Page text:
After more than a decade homeschooling, I’ve probably heard all the excuses about why other parents just couldn’t homeschool.
It’s fine if you don’t want to homeschool. It’s not for everyone. However, if it’s something you’d like to do but you’re letting your fears get in the way, I’d like to show you why you really can homeschool.
1. I don’t have enough patience. Oh, y’all. If you’ve got some genuine anger management issues, then maybe. (Though I’d recommend working through that with a counselor for your family’s sake and your overall peace of mind.)
However, if you’re a person of average patience who gets frustrated over homework and such, you really do have the patience to homeschool. My oldest was in public school for kindergarten and first grade. I found homeschooling much less a strain on my patience – most days – than the 2-4 hours of homework I had to help with each night.
2. My kids won’t listen to me. I’m going to be blunt – this is a parenting issue, not a homeschooling issue, and it’s often a whole lot easier to work on parenting and character training issues when you’re spending the majority of the day with your kids.
3. I’m not smart enough. This one always makes me shake my head. Most of the people who say this are public school graduates. If you really don’t think your public school education resulted in you being smart enough to teach your kids, do you believe that it’s the best education for them?
[bctt tweet=”If your public school education didn’t make smart enough to homeschool, is it the best education for your kids?” via=”no”]
I’m not knocking public schools at all because the truth is most of the time that’s an insecurity issue rather than an actual commentary on your own education, but isn’t it at least something to think about? Most homeschooling parents find that they enjoy learning alongside their kids and if you sincerely do struggle there are ways to teach the difficult subjects.
4. I can’t afford to homeschool. While it is true that the majority of homeschooling families are single income, that’s not true of all of them. Many homeschooling parents work from home. It may require a bit of creativity, but it’s possible for single parents to homeschool and to homeschool when both parents work outside the home.
5. I couldn’t stand to be around my kids all day. Ouch. I think most parents who say this are used to spending the evenings with their children when everyone has been at work, school, and daycare all day and you’re all tired and grumpy.
When I first became a stay-at-home mom, it was an adjustment for my daughter (my only child at the time) and I. We weren’t used to being together all day. However, it didn’t take long to adjust to being with a little person all day – especially when it was my little person whom I loved so dearly. We got to enjoy each other at our best, not our tired-and-grumpy worst.
6. My kids need to learn to deal with the real world. School is not the real world. Period. Where else are you going to be segregated with your age-mates all day long?
The idea of homeschooled kids sitting around with their siblings all day is not really an accurate picture. Most homeschooled kids today have a broad range of social options and interact with a variety of people in decidedly real-world settings. Most homeschooled kids are prepared for the real world as much as their traditionally-schooled peers.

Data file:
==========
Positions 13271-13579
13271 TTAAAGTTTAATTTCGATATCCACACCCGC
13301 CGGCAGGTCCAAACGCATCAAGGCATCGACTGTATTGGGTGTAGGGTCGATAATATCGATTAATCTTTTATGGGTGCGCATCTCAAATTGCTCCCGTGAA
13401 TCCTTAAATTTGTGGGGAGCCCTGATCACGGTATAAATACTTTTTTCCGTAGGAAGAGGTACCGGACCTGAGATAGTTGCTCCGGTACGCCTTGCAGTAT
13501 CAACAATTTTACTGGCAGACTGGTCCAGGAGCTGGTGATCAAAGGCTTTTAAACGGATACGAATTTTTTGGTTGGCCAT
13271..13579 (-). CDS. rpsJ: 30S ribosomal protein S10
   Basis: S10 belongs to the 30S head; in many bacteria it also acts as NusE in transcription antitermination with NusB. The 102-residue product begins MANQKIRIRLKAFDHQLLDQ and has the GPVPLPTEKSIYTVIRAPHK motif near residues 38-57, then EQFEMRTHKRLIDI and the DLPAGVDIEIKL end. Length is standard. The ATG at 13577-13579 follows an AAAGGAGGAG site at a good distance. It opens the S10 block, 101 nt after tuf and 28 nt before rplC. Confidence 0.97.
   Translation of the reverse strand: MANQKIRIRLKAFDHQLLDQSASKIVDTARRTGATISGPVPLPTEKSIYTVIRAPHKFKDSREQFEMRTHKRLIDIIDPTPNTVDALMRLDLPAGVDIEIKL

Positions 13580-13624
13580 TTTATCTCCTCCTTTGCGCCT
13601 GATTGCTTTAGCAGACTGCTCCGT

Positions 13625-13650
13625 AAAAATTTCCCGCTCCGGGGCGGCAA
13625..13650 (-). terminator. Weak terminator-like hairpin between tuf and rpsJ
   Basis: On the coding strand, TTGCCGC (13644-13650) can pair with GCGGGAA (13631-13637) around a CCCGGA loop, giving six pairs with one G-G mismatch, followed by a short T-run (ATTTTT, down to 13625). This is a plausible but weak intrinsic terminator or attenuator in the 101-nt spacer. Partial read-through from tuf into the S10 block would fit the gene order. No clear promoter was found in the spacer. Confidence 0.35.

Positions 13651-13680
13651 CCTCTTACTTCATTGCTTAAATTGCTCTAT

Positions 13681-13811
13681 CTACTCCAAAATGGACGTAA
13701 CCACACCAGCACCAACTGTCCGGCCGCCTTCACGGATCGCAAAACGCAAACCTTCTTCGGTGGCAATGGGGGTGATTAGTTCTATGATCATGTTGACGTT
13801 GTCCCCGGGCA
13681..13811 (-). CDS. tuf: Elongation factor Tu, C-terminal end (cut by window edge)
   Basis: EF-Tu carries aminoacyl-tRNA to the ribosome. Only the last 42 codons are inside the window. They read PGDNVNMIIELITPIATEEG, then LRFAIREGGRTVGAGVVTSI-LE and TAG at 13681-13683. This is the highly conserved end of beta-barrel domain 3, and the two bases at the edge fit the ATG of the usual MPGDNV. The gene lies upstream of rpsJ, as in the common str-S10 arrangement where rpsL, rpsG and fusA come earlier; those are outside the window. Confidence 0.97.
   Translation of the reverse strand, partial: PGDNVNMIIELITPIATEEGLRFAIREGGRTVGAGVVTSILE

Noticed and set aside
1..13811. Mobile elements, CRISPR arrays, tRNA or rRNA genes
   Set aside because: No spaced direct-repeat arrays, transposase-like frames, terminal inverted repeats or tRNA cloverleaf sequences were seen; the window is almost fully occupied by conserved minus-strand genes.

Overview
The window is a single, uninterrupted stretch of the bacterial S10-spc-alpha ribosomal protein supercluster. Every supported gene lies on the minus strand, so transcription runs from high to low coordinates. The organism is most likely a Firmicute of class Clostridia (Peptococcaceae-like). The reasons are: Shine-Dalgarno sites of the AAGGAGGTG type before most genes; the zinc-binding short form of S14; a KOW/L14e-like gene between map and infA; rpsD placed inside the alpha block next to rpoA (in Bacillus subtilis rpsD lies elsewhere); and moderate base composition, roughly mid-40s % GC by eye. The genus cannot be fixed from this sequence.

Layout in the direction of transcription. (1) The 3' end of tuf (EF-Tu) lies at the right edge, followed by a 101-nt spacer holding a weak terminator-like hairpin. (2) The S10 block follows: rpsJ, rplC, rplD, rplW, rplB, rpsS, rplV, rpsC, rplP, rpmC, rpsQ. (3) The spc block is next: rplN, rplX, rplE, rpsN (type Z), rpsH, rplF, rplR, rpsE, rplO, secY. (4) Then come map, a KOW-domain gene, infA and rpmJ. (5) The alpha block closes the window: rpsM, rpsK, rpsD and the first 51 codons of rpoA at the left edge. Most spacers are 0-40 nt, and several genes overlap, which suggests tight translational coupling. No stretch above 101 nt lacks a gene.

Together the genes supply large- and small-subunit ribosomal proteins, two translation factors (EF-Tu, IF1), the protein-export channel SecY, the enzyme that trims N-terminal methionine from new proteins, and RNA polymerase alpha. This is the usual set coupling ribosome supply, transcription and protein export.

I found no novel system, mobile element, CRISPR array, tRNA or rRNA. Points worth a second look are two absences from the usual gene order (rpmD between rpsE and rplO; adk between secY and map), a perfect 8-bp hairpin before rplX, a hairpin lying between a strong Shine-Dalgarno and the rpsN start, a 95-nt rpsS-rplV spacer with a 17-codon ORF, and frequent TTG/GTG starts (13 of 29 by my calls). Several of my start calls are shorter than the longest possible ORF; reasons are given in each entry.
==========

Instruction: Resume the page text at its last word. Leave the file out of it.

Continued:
7. My child has special needs. Many would-be homeschooling parents worry that they’re not qualified to teach their special needs child. In fact, homeschooling a special needs child may be the ideal educational option. It allows kids to receive one-on-one instruction, a personalized education, and practical accommodations without all the bureaucracy that may be required in a traditional school setting.
[bctt tweet=”Homeschooling a special needs child may be the ideal educational option.” username=”Kris_WUHSMom”]
8. I don’t want my kids to miss out. Many parents worry that their children will miss out on things like sports, band, or prom if they homeschool. What many people don’t realize is how many opportunities there are for homeschooled kids today.
In our area, there is a homeschool team for nearly all the same organized sports teams that a traditional high school would offer. We have homeschool band, drama group, mock trial, and a variety of clubs. There are several dances hosted each year, including prom.
Do a little investigation to see what is offered in your area before writing homeschooling off for potential missed opportunities that may not be missed at all.
9. I want my kids to be able to go to college. Homeschooled kids have the same college and university options as their public-schooled and private-schooled peers, including scholarship opportunities. The Homescholar Guide to College Admission and Scholarships is a fantastic resource for college-bound homeschooled students.
10. I don’t want my kids to be weird. Newsflash: Homeschooling doesn’t cause weirdness. Sure there are weird homeschooled kids – but I bet you could name off a few weird kids from your school, whether you went to public or private school. If you were homeschooled, maybe you’re the weird kid, but I doubt that was caused by homeschooling.
I don’t think that every parent on the planet should homeschool. You have to do what’s right for your family. However, don’t let fear cause you to make excuses if you really want to homeschool.
Are there other fears holding you back from trying homeschooling? Homeschooling parents, what fears tripped you up in the early days?